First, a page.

The plan was to borrow money from the bank to order rolling stock fitted for 1520 mm gauge railways. The involvement of the political factor, however, was already clear during the procurement process. As finance expert Ron Luvištšuk explained to "Insight," Operail got into this business at the wrong time.
"Crimea was already annexed, and everything was clear," Luvištšuk said. "Even back then they should have very seriously considered whether doing this was a good idea."
Former Operail supervisory board chairman Neeme Jõgi was likewise unhappy with the project at the time. "In 2017, you didn't need to be a psychic to understand that the conflict between Russia and Ukraine would not die out on its own; it would either drag on or escalate," Jõgi said. Nonetheless, neither the Ministry of Economic Affairs and Communications nor the management at Operail considered the political risks involved at the time.
Operail: We're not doing business in Russia
"Insight's" attempts to get anyone from the Ministry of Economic Affairs or Operail to comment on the matter on camera proved unsuccessful.
The ministry refused to comment altogether, directing "Insight" journalists to contact the management at Operail instead. The latter's written responses were terse, however, and nobody was willing to provide any comments on camera.
Asked whether a representative of the state-owned company would be willing to comment on their wagon business with Russia, the company responded, "I'm afraid we don't have anything worthwhile to say on camera on the matter, as Operail AS doesn't have a wagon business in the Russian Federation and is not cooperating with Russia. The Operail group includes Estonian wagon leasing business Operail Leasing AS, which has current lease contracts only with EU and Ukrainian businesses. We do not currently nor have we ever leased wagons to Russian legal entities."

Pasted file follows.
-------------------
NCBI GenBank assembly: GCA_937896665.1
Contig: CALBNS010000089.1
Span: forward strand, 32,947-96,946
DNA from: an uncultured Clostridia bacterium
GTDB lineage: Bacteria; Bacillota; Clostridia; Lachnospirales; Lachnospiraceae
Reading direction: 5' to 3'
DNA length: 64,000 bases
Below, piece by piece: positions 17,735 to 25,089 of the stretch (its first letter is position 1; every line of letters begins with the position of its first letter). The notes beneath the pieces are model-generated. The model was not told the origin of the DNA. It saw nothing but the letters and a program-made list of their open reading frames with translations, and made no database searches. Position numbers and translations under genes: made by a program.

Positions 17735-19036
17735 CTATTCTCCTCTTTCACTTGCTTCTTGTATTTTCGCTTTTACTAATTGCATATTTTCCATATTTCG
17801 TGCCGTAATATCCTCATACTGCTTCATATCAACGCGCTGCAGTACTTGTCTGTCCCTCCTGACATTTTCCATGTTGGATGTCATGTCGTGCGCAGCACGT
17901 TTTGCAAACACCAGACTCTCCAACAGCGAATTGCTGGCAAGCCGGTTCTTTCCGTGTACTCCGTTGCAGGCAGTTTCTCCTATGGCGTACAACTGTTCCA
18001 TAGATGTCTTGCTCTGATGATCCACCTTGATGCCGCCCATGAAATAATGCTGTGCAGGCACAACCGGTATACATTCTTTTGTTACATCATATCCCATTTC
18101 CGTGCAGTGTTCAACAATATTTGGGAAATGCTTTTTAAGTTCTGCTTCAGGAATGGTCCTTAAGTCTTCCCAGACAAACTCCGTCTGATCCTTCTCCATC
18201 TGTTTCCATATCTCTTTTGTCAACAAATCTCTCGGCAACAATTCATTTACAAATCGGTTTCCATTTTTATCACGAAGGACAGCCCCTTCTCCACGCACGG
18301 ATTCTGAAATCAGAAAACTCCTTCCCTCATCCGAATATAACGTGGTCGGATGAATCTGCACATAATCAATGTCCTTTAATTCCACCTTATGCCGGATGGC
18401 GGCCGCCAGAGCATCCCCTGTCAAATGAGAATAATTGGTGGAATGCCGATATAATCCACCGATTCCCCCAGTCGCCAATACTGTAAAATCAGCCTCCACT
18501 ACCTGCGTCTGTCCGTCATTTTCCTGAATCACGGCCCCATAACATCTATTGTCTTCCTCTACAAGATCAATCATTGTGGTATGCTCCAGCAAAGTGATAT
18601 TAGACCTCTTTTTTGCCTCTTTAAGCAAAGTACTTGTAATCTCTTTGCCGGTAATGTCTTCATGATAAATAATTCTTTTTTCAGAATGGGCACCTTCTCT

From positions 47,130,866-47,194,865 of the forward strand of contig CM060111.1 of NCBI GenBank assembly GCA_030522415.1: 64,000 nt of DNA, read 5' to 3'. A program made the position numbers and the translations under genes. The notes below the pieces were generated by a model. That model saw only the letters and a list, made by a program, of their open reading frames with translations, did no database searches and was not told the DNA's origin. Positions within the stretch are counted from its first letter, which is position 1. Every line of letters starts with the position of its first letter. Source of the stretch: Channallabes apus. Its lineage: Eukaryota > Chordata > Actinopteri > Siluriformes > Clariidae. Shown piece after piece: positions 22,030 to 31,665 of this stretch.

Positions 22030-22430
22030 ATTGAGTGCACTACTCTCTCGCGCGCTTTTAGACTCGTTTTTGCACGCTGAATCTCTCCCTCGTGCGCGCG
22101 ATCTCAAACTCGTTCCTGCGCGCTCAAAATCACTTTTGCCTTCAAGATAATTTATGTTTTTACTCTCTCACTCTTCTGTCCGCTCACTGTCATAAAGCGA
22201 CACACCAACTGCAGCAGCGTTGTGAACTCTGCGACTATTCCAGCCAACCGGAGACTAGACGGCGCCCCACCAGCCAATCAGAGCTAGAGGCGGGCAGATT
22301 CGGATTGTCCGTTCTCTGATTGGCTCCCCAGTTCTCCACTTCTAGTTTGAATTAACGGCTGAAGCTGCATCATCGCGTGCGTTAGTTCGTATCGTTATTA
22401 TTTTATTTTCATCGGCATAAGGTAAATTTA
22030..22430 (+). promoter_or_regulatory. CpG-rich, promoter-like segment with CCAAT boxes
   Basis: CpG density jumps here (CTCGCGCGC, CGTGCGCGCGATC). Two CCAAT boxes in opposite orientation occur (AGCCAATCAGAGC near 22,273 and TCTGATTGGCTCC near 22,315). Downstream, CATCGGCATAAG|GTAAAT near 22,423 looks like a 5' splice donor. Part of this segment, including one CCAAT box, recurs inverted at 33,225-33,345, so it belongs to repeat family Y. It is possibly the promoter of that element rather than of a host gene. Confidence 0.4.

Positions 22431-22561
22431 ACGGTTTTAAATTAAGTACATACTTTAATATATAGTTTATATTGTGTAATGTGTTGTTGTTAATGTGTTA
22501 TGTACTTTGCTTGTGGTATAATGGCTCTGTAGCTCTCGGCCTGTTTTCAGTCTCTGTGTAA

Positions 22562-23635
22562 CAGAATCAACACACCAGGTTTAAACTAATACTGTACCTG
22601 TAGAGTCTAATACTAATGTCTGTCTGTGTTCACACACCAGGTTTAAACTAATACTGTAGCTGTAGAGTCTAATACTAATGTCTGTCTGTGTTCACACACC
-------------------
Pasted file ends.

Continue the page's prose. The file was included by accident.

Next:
"Insight" thereafter asked the company to confirm whether no rolling stock owned by Operail Leasing is currently in Russia, at which point it turned out that there is after all. Operail said that rolling stock leased to European intermediaries is used wherever 1520 mm gauge railways are used, including in Russia.
This scheme, while legally allowing Operail to claim that they are not doing business with Russia, nonetheless doesn't change the nature of the matter — that Estonian taxpayers have invested €35 million into Russia's rail car production and logistics, and that Estonian rail cars are currently in use in Russia.
Rail key to Russian economy
Regardless of with whom lease agreements are formally signed, by providing Estonian-owned rail cars to partners of Russia, the state is supporting the aggressor's economy.
At a recent meeting with the management of Russian Railways, Speaker of the Federation Council of the Federal Assembly of the Russian Federation Valentina Matviyenko said, "Russian Railways is the biggest employer, investor and consumer of domestic industrial products. It is the true motor of Russia's economy, upon the work of which the situation of thousands of businesses and millions of people throughout the country rely."
Matviyenko stressed that the Russian logistics sector must continue to develop despite sanctions and despite the machinations of "hostile states." Estonia is considered one of these "hostile states."
The state-owned Russian Railways recently declared its insolvency in connection with European loans, or Eurobonds. Formally, nothing is stopping Estonia's state-owned businesses from accepting money for leasing its rolling stock — not the insolvency of the sector's most important business, not the fact that it is already prohibited to invest in it, or even the fact that individual sanctions have been placed on Russian Railways CEO Oleg Belozerov.
Not so simple to just withdraw